Linda McCartney passed because of complications related to breast cancer in 1998. Since her passing McCartney has remarried twice and pursued his successful solo career; at 77 years of age, he is still selling out shows.
Beyoncé and Jay-Z (real name Shawn Carter) are notorious for trying to keep their relationship private; this was especially true in the early years. They reportedly started dating in 2002 after collaborating on his song "03 Bonnie & Clyde." They were married very quietly on April 4, 2008; as the couple said nothing publicly, it wasn't until the signed marriage license was found several days later that the media and public got any confirmation that the two artists had, indeed, wed.
The couple's relationship has not always been smooth; Beyoncé's album Lemonade and Jay-Z's album 4:44 both addressed the couple's marital problems. "Sorry," the second single off of Lemonade, has lyrics that revolve around the protagonist dealing with her partner's affair with a woman named "Becky"; although neither artist has said that the song was about Jay-Z's infidelity, he later admitted that he had been unfaithful and that the couple had sought counseling. In fact, rumors about Jay-Z's cheating have been rampant for years, dating back to when the couple was dating, and his infamous 2014 fight in an elevator with his sister-in-law was said to be over his numerous infidelities. Meanwhile, the lyrics to his 2013 single "Holy Grail" suggest that Beyoncé may have strayed as well.
But the couple has fought to try and save their marriage. In an interview with CNN in early 2018, Jay-Z talked about this, calling his wife his "soulmate." He went on to say that couples that experience problems could either address those problems or pretend they don't exist, "For us, we chose to fight for our love. For our family. To give our kids a different outcome. To break that cycle for black men and women." He added, "We were never a celebrity couple - we were a couple that happened to be celebrities. We are real people."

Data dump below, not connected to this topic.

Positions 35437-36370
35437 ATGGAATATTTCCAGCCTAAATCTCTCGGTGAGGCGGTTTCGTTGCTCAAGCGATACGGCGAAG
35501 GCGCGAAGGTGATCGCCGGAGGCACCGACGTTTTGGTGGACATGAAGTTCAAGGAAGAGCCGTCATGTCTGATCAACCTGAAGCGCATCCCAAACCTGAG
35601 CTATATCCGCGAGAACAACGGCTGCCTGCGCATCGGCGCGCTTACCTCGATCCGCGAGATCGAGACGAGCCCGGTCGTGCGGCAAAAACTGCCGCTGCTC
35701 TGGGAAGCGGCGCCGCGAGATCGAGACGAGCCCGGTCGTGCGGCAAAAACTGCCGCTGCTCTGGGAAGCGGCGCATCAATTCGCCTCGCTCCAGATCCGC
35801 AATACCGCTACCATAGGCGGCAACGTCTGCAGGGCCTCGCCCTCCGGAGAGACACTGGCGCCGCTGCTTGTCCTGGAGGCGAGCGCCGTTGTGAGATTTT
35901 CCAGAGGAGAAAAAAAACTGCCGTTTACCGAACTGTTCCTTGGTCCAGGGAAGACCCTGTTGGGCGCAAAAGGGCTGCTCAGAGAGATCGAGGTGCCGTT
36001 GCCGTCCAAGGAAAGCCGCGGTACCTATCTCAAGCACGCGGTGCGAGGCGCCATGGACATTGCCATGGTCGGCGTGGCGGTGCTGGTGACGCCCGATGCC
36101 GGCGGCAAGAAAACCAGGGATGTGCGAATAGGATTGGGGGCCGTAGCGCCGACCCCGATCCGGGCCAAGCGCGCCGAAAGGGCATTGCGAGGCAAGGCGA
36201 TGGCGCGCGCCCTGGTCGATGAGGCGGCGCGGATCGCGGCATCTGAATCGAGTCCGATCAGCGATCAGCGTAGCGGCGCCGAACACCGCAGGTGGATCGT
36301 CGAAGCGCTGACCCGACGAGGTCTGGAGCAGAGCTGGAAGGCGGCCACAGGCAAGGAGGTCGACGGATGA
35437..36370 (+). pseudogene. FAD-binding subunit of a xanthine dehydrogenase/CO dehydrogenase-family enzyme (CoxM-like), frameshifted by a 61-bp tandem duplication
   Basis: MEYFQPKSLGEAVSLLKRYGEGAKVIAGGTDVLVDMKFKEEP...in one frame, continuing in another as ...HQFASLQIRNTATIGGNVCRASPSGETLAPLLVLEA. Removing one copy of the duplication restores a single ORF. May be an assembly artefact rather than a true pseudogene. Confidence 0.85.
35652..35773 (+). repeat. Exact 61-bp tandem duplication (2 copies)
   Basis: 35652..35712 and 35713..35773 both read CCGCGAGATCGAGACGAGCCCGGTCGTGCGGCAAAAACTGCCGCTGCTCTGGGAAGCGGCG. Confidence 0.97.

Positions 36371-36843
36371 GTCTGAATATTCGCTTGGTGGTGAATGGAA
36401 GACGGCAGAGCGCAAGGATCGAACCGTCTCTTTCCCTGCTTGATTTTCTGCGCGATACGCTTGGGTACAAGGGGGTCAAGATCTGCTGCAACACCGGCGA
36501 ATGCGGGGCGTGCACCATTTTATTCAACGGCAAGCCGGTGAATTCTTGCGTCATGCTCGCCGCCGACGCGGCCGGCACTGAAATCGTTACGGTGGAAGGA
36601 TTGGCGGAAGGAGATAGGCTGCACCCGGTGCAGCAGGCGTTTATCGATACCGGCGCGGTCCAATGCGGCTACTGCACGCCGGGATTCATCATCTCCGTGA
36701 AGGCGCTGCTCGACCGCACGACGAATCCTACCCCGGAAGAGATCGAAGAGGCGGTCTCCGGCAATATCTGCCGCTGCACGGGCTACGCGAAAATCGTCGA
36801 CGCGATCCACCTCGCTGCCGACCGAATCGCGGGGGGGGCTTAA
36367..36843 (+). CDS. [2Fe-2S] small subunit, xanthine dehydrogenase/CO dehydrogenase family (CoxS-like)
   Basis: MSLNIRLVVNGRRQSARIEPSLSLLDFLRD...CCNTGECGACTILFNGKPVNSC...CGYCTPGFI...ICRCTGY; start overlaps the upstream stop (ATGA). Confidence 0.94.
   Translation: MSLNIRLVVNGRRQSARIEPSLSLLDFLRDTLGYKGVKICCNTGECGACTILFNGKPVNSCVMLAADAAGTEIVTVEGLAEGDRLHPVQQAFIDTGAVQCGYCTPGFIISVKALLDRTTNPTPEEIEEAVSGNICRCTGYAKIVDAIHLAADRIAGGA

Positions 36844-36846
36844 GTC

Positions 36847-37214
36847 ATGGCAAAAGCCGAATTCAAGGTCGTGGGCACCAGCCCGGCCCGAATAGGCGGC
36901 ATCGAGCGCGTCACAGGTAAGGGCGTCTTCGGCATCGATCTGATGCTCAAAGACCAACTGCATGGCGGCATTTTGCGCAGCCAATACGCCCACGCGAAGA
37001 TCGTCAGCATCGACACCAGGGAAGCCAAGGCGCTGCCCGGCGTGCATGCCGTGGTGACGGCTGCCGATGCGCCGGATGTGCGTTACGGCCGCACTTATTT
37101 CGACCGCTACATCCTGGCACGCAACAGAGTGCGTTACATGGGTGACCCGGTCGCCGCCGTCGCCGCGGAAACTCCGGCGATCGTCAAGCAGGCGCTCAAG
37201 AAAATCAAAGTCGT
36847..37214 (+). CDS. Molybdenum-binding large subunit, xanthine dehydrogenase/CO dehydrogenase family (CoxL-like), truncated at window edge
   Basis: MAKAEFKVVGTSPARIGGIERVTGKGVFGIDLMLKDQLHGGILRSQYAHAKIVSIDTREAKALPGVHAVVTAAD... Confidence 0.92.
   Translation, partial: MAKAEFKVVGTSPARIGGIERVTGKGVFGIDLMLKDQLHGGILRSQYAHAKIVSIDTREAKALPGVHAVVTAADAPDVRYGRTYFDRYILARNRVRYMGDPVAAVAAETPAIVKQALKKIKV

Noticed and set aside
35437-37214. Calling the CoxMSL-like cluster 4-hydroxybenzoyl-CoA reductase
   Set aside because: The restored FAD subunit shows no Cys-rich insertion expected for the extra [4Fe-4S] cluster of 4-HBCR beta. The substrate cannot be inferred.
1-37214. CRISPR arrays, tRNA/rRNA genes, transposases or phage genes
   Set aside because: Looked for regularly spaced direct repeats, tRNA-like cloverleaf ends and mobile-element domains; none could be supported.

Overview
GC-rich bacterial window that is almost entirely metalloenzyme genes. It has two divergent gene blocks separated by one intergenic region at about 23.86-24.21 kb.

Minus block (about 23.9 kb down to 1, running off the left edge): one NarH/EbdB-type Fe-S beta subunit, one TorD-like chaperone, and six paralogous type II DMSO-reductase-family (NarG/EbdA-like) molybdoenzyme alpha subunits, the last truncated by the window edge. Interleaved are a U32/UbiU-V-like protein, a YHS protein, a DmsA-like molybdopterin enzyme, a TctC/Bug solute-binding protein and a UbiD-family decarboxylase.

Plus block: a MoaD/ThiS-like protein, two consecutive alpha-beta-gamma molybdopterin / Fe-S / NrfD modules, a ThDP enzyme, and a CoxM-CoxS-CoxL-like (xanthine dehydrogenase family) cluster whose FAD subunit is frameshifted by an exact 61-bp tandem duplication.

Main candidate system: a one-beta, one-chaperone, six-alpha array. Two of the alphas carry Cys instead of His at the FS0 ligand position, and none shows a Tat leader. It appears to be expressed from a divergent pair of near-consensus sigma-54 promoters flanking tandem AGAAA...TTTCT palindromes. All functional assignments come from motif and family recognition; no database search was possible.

The couple has collaborated numerous times, beginning with her being featured on his song "03 Bonnie & Clyde." He was featured on "Crazy in Love," her first ever No. 1 song as a solo artist. He was featured on the lead single ("Deja Vu") off her second solo album, and on "Drunk in Love," which peaked at No. 2 on the Billboard Hot 100 in 2013. They have also co-headlined two tours (On the Run Tour in 2014 and On the Run II Tour in 2018). In 2018, they released "Family Feud," their collaboration from his 4:44 album and, billed as The Carters (his last name), they released the album Everything Is Love.